THE BLOG
03/16/2011 11:06 am ET | Updated May 25, 2011

Selling Your Business? 3 Tips for Entrepreneurs

I've been handling sales of businesses as a corporate lawyer for 17+ years, and there are certain fundamental mistakes that I have seen entrepreneurs make over and over again. Accordingly, now that the M&A market has come back to life, I thought it would be helpful to share three basic tips in connection with selling your business. Note that these tips apply regardless of the sales price.

Tip #1: Create a Competitive Environment. There is nothing that will give an entrepreneur more leverage in connection with the sale of his or her business than a competitive bidding process (or the perception of one). Bidders can be played-off of each other and, as a result, the entrepreneur will be able to strike the best possible deal.

Often entrepreneurs will be approached by a competitor (or some other company they have a relationship with) and then begin negotiating the sales price and other material terms. This is a big mistake and creates little negotiating leverage -- particularly if the entrepreneur has executed a letter of intent (LOI) or exclusivity letter prohibiting him from shopping the company for a period of time (see #2 below).

This is why I often recommend to entrepreneurs that they retain a strong investment banker to help them sell their company. Most entrepreneurs don't have the skill set or experience to play prospective buyers off of each other; and even though investment bankers can be expensive (sometimes taking as much as 4-5% of the sales price), it's well worth it if the banker can help negotiate the best deal for the entrepreneur and otherwise add value to the process.

Tip #2: Negotiate the Material Terms of the Sale in the LOI. Entrepreneurs must understand that their strongest leverage as a seller is prior to the execution of the LOI. This is the time-frame when bidders must be played off of each other, as discussed above. Not negotiating the material terms of the deal in the LOI is the most common mistake I see from the sell-side.

Once the LOI is executed, all of the entrepreneur's leverage is gone because she generally won't be able to shop her company to any other potential buyers for a period of 60 days or longer due to what's called a "no-shop provision." So prior to executing the LOI is when the seller wants to create a competitive environment (or the perception of one) and have the prospective buyers compete on price and terms.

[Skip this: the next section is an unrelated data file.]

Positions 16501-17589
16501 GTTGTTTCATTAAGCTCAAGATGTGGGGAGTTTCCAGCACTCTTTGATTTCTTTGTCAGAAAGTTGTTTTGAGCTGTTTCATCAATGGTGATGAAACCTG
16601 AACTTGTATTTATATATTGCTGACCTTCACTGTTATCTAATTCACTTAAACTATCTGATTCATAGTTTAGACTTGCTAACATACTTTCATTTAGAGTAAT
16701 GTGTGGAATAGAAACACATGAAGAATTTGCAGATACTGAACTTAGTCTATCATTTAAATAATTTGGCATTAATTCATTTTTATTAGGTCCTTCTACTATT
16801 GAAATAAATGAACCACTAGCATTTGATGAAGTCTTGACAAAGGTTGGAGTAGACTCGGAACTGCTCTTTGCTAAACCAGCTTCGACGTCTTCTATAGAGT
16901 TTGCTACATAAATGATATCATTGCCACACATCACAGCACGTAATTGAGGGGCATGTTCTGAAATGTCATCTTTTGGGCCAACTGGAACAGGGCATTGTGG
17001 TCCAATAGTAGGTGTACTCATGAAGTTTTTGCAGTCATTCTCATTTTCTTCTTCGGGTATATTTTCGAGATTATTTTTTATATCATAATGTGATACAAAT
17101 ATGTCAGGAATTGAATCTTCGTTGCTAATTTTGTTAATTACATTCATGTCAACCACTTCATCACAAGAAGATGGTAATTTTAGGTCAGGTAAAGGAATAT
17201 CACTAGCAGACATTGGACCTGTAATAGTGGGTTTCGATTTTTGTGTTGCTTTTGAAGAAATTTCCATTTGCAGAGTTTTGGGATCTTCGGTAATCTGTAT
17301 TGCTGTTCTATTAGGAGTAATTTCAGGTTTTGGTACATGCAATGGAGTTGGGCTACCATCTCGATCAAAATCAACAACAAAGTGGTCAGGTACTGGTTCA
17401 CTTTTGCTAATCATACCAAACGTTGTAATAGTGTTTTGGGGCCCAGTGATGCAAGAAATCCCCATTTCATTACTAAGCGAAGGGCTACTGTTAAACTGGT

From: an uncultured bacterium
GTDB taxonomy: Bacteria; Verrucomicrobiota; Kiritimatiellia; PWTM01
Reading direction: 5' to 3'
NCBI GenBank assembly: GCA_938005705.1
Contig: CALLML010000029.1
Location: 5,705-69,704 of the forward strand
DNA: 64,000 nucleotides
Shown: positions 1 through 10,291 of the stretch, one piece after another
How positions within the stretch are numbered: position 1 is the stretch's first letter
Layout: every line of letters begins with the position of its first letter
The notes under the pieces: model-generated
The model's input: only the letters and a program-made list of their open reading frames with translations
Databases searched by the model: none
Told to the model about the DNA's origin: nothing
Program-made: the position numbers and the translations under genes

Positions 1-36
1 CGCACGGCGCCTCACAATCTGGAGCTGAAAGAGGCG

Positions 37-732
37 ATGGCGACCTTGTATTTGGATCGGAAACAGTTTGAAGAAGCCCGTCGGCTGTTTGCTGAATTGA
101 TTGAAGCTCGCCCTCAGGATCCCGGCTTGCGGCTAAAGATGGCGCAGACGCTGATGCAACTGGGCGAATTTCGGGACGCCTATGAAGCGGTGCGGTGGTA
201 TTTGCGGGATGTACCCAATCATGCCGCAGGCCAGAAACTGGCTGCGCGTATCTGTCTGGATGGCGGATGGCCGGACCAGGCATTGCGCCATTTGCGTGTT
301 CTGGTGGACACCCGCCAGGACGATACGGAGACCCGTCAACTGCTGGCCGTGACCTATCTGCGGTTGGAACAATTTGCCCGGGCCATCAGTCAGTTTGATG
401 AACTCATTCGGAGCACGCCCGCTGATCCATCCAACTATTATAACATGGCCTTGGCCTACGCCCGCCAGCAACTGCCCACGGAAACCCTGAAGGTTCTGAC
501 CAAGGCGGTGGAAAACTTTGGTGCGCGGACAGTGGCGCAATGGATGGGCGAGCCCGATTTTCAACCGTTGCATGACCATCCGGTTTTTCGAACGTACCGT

One buyer, for example, may offer a higher purchase price, but require that part of the sale proceeds be put into escrow to cover any claims it may have post-closing and/or require that the seller have no "cap" on liability post-closing (see #3 below); another buyer may offer a lower purchase price, but not require an escrow and only require a 10% cap. Accordingly, prior to choosing a buyer, the seller should negotiate and weigh all of the material terms of the offer, and the LOI should reflect those terms.

Tip #3: Cap Your Liability. Obviously, entrepreneurs want to sleep well after they sell their company and enjoy the fruits of their labor. Indeed, the last thing they want is to get sued by the buyer post-closing. Accordingly, it is critical that certain key provisions be inserted into the acquisition agreement to protect them. One such provision is a cap on liability, which, as noted above, should ideally be negotiated in the LOI.

A cap basically means that if something goes wrong post-closing and it turns out, for example, that the seller has breached a representation and warranty in the agreement, the buyer can only recover up to a certain amount.

Sellers should strive for a cap of 10-20% of the purchase price and should also try to minimize any buyer carve-outs. The message to the buyer is simple: inherent in any business are certain ongoing risks. Thus, once the business is sold, the buyer should only be able to recover a limited amount of the sale proceeds (absent fraud).

In conclusion, selling a business can be a very difficult and emotional experience, particularly for first-time entrepreneurs; however, if you follow the three tips above, I am confident that the sales process will be a lot more productive and beneficial.